In this post I look at how RDFa and other techniques to add extra information to documents evolved around the same time as Microformats, as part of the work at the W3C on the next generation of web languages. Whilst the traditional approach taken to language design at the W3C – and now used in HTML5 – seeks to anticipate authors’ every needs, the RDFa approach resulted from a focus on clearly defined extension points that give authors control. In this post I look at the different approaches taken to markup languages, as a way to explain the problems @role and RDFa solve, and conclude that although HTML5 is unlikely to shake its monolithic structure (and will therefore not support extension mechanisms like RDFa), RDFa itself will continue to flourish.


Microformats was a great development. But despite the way that Microformats has allowed people to do some neat things at the nexus of web-page/browser/desktop, they’ve never realised their full potential because of some fundamental flaws. The key problem is that to create a vocabulary requires something akin to a full standards-process, and standards- making has proved over the years, to be laborious, time-consuming, and often acrimonious. It’s therefore no accident that there remain very few Microformats.


Microformats began its life at much the same time that the XHTML 2 Working Group (at the time called the HTML Working Group) began rethinking the way that @class, meta and link should work in XHTML. The key design decision taken at that time was that we needed a markup language that was extensible. Unfortunately, over the years the notion of extensibility has been reduced to the blunt instrument of schema combination; using tools such as XML Schema or RELAX NG, language creators could bolt other languages together by combining and adding to their schemas. But anyone who has tried this will know that it is something of a black art, and it rarely happens that anyone but a specialist would add any extensions to a language.

Content adaptation

However, alongside this notion of extensibility another one has been gathering momentum; that the language should itself contain extension points that authors and organisations can use, without having to go back to standards bodies. A good illustration of the need for extensibility came back in 2004. I was presenting some of the ‘new ideas’ from XHTML 2 at a W3C workshop on content adaptation, and was struck by the fact that in two of the other papers, companies had effectively invented their own markup language by adding well-defined @class values, and a few new elements and attributes. Barry Haynes and Matthew Clough presented the ‘Orange Markup Language’, or OWL, whilst Dan Appelquist from Vodafone talked on VCML; both languages aimed at adding information to documents to:

  • help the reformat process when displaying on different devices;
  • determine which parts could be moved to menus and which parts needed to remain in the main window;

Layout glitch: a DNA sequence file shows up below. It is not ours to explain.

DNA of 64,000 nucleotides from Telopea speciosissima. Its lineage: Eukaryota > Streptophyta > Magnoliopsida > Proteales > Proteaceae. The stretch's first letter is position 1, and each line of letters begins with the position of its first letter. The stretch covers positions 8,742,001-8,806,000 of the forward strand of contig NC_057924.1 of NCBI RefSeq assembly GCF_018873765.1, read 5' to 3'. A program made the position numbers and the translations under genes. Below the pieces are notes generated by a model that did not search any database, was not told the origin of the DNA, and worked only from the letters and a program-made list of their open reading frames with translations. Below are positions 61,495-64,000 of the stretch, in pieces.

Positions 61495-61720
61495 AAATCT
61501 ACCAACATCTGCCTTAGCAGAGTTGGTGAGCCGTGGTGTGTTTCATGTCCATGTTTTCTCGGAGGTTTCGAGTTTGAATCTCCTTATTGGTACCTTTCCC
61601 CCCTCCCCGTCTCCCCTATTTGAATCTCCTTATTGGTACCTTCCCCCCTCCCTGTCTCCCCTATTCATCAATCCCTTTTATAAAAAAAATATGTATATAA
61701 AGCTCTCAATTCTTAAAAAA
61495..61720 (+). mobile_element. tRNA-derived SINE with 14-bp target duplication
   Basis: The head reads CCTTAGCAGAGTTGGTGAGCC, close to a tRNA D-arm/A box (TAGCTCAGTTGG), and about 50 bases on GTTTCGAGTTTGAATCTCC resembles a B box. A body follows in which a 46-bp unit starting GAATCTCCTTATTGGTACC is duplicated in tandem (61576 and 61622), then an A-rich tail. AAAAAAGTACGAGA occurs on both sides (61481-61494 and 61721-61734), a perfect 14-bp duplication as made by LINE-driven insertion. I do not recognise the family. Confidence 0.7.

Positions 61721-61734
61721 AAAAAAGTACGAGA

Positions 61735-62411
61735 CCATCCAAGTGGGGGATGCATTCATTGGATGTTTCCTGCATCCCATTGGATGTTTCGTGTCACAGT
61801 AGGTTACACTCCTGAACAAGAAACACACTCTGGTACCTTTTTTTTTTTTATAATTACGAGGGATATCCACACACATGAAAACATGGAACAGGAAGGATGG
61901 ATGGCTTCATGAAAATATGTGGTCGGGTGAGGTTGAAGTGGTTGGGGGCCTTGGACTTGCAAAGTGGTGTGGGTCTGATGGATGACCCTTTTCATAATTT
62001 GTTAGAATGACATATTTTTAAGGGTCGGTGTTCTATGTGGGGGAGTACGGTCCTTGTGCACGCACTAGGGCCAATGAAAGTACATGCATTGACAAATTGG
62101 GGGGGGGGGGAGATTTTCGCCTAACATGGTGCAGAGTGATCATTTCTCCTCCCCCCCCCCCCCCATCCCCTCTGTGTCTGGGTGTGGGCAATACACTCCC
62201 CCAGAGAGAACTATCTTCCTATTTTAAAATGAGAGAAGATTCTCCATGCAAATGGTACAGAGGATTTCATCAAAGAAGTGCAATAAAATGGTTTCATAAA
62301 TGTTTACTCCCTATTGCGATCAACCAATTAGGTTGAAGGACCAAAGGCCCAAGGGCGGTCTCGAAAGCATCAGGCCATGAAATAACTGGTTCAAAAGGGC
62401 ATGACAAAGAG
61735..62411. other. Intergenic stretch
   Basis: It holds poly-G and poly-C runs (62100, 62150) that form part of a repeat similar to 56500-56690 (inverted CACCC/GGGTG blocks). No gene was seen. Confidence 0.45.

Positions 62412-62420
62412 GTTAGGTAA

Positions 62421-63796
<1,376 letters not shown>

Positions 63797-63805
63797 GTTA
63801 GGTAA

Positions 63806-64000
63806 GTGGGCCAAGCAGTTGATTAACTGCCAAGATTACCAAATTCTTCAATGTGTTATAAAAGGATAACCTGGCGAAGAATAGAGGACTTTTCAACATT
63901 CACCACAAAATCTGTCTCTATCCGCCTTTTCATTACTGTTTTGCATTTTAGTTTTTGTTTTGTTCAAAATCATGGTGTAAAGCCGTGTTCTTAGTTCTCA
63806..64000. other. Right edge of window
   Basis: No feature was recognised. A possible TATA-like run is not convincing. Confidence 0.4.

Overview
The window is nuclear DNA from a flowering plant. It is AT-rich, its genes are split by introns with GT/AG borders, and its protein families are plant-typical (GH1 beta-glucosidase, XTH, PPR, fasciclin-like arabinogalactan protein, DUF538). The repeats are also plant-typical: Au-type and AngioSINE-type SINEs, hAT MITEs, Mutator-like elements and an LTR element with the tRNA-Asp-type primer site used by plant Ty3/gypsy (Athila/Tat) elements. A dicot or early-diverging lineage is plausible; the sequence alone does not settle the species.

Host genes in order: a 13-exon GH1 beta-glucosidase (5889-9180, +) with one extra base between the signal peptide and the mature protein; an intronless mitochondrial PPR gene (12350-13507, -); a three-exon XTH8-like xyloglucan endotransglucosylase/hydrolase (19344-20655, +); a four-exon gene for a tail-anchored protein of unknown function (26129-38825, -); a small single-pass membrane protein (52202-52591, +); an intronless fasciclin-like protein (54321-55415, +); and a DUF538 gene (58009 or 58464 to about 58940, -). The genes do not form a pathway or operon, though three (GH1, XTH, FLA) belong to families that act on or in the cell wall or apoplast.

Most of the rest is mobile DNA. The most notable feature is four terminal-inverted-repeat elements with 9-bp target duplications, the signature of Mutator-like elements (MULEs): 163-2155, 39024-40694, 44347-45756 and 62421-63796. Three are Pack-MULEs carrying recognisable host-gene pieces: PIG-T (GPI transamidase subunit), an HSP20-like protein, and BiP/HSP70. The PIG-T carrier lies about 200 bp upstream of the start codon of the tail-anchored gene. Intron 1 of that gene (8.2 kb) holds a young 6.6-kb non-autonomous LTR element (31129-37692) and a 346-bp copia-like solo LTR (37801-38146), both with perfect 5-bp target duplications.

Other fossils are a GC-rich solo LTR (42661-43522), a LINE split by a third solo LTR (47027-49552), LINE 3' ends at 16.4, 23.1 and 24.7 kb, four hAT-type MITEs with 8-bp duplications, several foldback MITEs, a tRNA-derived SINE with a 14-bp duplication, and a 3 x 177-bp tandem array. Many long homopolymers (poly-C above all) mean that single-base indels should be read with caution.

• add semantics, so that, for example, a football score in column two of a table wouldn’t get separated from the team names in column one;
  • specify themes;
  • and more. It’s worth looking at the presentations (see W3C Workshop on Metadata for Content Adaptation for links to all the papers), just to realise the problems that organisations like mobile phone operators, news publishers, aggregators and so on are trying to solve. But from a standards point of view, the most interesting point about the two ‘languages’ was that they were completely different. It meant that if Reuters were to supply documents of news stories to both Orange and Vodafone, it would need to provide two separate feeds, each using the correct language.

Extension Points

The ‘extensible’ aspect of the new work at the W3C at that time was about trying to address these requirements, but not by constantly adding new language features – instead we were looking at providing extension points to a base language. There are two kinds of extension points that organisations likes Orange and Vodafone were in need of. The first was to able to describe aspects of the document itself, and the second was to be able to describe the content of the document.

Describing the document itself

When we talk about the document itself we need to be able to identify that some parts are menus, others are footers, and yet another segment is the main content. Armed with this basic information we can do some interesting things. For example, just knowing which div, p or section contains the main content greatly helps those who are using screen-readers; they could skip past menus, headers and adverts and get straight to reading the content. Similarly, knowing which parts of a document are the menus means that mobile operators could move all of that content to the shortcut buttons on the phone, and leave more room on the display to show the main content. In the past, indicating which elements played which role would have been achieved through the use of the class attribute. The problem was that this had been used to hold all sorts of values, and there was no guarantee that a value of menu in one organisation would have the same meaning in another. So we proposed a new attribute called role, which is specifically for describing the purpose of an element (see XHTML Role Attribute Module, as well as Using the role attribute to extend XHTML and The XHTML role attribute: small and perfectly formed). Not only that, this new attribute could contain identifiers that were unique across the web, which meant that we could really be sure that we had ‘a menu’, or ‘a footer’, because the identifier had been constructed to indicate exactly that. The role attribute was quickly taken up by the WAI- ARIA work, which defined a set of common identifiers, and the role attribute is now implemented in Firefox (see the Mozilla Accessibility Project) and IE 8 (see What’s New for Accessibility in Internet Explorer 8).